49 States Can Legally Discriminate Against You.

When I first started diving into researching the various facets of fatphobia, weight bias, and weight discrimination, I literally choked on my gum when I read that weight discrimination was legal in the U.S. and that there is only one state that has minimal laws against it. ONE.

Ummmm…WTF?! How is this possible? I’ll tell you…

Federal law prohibits discrimination on the basis of race, color, age, gender, religion, or national origin (thanks to the Civil Rights Act of 1964). But some serious omissions have allowed employers and businesses to deny people employment or services. Weight, height, sexual orientation, and transgender status are not included, and while some states now include sexual orientation, none of them have protections around weight or height except for ONE – Michigan. In addition, only two U.S. cities have passed legislation preventing weight discrimination: San Francisco and Binghamton, NY. (I know that the Supreme Court is listening/deciding on LGBTQ protections right now and want to acknowledge and honor the very long battle so many have fought to get to this place!)

It gets worse.

Weight discrimination has increased by 66% since 1995 and is now on par with rates of racial discrimination. This is no coincidence, and if you want to dig a bit deeper, I highly recommend checking out the book “Fearing the Black Body: The Racial Origins of Fat Phobia” by Dr. Sabrina Strings. Sabrina writes that “fatphobia, as it relates to black women, did not originate with medical findings, but with the Enlightenment-era belief that fatness was evidence of “savagery” and racial inferiority.” (NYUPress2019) More on this later.

I have experienced plenty of weight discrimination throughout my life at the hands of employers and doctors, but the thing that gets me is how we – fat people – have been told our entire lives that we deserve to be treated like shit, that we are not worthy, that it’s our fault we are overlooked, denied a raise, a seat on a plane, or refused medical treatment. This narrative runs over and over in our heads until we hate ourselves so much we develop dangerous eating disorders, turning to drastic measures to “fix” what is wrong, so we can be worthy of living our lives. Make no mistake – fatphobia has taken many lives from us.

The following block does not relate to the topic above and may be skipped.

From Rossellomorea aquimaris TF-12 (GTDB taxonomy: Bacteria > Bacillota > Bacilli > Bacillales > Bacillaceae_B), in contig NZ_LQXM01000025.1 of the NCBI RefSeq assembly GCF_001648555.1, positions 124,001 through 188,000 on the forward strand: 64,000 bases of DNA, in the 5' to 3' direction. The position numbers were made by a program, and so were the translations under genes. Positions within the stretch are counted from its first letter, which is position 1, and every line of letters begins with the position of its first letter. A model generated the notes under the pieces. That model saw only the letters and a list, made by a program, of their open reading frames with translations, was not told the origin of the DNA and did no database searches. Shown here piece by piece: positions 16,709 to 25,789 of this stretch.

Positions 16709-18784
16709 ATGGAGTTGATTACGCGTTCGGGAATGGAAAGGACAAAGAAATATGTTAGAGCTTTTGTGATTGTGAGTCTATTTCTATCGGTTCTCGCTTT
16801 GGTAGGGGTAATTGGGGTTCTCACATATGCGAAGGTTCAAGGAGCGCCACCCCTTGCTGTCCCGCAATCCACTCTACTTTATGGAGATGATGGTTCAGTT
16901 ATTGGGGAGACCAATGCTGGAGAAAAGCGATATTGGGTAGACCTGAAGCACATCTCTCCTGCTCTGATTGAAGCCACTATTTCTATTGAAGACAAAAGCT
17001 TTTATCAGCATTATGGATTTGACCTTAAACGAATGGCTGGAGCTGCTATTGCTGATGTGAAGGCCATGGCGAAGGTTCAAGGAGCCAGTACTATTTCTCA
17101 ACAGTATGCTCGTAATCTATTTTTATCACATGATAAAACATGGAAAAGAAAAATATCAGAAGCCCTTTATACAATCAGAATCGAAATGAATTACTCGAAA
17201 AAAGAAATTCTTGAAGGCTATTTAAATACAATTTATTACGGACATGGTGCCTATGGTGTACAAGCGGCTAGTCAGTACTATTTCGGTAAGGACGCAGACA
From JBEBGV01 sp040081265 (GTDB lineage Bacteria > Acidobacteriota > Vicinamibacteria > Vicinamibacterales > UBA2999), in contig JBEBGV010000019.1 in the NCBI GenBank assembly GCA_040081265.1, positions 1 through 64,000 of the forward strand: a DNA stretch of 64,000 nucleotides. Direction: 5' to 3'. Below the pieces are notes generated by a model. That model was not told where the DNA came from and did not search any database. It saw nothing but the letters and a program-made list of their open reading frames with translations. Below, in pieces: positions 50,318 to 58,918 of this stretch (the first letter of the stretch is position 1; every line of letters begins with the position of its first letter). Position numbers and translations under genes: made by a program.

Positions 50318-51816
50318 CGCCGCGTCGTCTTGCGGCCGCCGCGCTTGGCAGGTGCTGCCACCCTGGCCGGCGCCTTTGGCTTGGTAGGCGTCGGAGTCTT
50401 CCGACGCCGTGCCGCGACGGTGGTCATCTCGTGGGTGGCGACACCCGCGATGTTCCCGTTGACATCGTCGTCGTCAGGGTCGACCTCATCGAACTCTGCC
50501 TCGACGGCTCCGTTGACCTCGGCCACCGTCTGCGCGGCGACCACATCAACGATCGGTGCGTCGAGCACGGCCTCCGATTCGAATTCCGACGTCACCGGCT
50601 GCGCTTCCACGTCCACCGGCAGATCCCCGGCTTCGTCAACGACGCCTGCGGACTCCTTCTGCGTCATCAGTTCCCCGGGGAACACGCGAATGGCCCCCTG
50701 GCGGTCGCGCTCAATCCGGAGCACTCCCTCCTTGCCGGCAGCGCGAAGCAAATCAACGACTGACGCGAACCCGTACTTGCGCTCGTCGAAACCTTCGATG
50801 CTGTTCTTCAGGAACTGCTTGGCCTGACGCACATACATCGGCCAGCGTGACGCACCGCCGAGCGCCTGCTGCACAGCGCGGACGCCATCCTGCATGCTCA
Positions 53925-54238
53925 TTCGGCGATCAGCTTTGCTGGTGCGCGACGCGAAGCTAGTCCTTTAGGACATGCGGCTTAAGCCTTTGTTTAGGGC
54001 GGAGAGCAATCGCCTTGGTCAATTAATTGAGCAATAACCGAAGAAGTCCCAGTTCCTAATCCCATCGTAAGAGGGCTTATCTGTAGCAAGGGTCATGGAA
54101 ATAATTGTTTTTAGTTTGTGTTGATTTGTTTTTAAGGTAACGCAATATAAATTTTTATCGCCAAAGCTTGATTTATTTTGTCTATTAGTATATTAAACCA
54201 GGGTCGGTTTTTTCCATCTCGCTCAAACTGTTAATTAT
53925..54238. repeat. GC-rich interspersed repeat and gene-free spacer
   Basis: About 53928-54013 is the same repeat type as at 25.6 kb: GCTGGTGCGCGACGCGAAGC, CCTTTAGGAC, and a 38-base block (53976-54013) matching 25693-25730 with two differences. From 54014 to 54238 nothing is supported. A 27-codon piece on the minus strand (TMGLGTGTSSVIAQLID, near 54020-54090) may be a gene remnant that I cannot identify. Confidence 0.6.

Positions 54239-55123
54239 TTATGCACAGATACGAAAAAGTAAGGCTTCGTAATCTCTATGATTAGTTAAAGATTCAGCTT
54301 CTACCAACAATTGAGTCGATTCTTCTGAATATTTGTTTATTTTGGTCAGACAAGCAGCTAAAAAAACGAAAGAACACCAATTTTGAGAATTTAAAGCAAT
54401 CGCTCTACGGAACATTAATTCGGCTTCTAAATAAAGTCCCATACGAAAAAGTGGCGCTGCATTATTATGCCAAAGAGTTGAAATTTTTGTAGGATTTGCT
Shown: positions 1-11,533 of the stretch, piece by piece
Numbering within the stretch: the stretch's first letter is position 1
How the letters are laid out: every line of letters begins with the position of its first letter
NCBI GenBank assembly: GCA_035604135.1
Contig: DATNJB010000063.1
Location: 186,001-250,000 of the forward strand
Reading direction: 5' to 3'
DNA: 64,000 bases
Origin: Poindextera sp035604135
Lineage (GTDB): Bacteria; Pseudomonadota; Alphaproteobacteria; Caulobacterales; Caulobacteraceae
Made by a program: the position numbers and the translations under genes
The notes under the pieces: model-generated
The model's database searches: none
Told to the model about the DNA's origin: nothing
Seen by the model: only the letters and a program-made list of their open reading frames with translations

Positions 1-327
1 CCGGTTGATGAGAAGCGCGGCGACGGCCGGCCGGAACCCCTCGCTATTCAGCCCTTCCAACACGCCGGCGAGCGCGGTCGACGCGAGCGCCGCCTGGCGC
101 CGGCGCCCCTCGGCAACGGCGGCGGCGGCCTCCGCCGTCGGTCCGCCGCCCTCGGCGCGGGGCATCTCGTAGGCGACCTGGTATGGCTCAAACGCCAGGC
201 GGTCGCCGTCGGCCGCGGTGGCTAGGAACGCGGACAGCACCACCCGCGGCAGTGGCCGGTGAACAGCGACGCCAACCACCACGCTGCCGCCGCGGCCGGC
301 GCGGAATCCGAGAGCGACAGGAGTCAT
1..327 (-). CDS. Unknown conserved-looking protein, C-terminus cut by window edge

What continues to blow my mind is that you can do a quick Google search right now, and you will find dozens of scientific research and articles from national outlets trying to alert the public that weight stigma is the culprit that is making us sick, but we are all so entrenched in the narrative that the only way we are worthy of love, happiness, equal rights, and respect is if we “present” as “healthy”.

Let me be very, very clear on two fundamental points:
1) A person’s health status, whether real or perceived, is not a reason to deny someone their basic right to exist. It is not an open invitation for you to deny them the ability to work, live, and love; and
2) Weight is NOT an indicator of health status. It is one out many, many other factors that determine one’s health. Yet, I would bet all the money in my bank account that if you put a thin (but unhealthy) person and me in a room, and asked people which one was unhealthy, they would choose me 99% of the time.

I love the definition of health used by the Association of Size Diversity and Health that says:

“The Association for Size Diversity and Health (ASDAH) affirms a holistic definition of health, which cannot be characterized as simply the absence of physical or mental illness, limitation, or disease. Rather, health exists on a continuum that varies with time and circumstance for each individual. Health should be conceived as a resource or capacity available to all regardless of health condition or ability level, and not as an outcome or objective of living. Pursuing health is neither a moral imperative nor an individual obligation, and health status should never be used to judge, oppress, or determine the value of an individual. ” 


But I digress –

I’ve begun educating myself in the process of advocating and working to pass legislation here in Sacramento that is similar to the laws implemented in San Francisco, and California should be the next in line to join Michigan in passing statewide anti-discrimination laws around size.

If you are interested in joining me in this work or know of others that are working on this, I want to talk to you!

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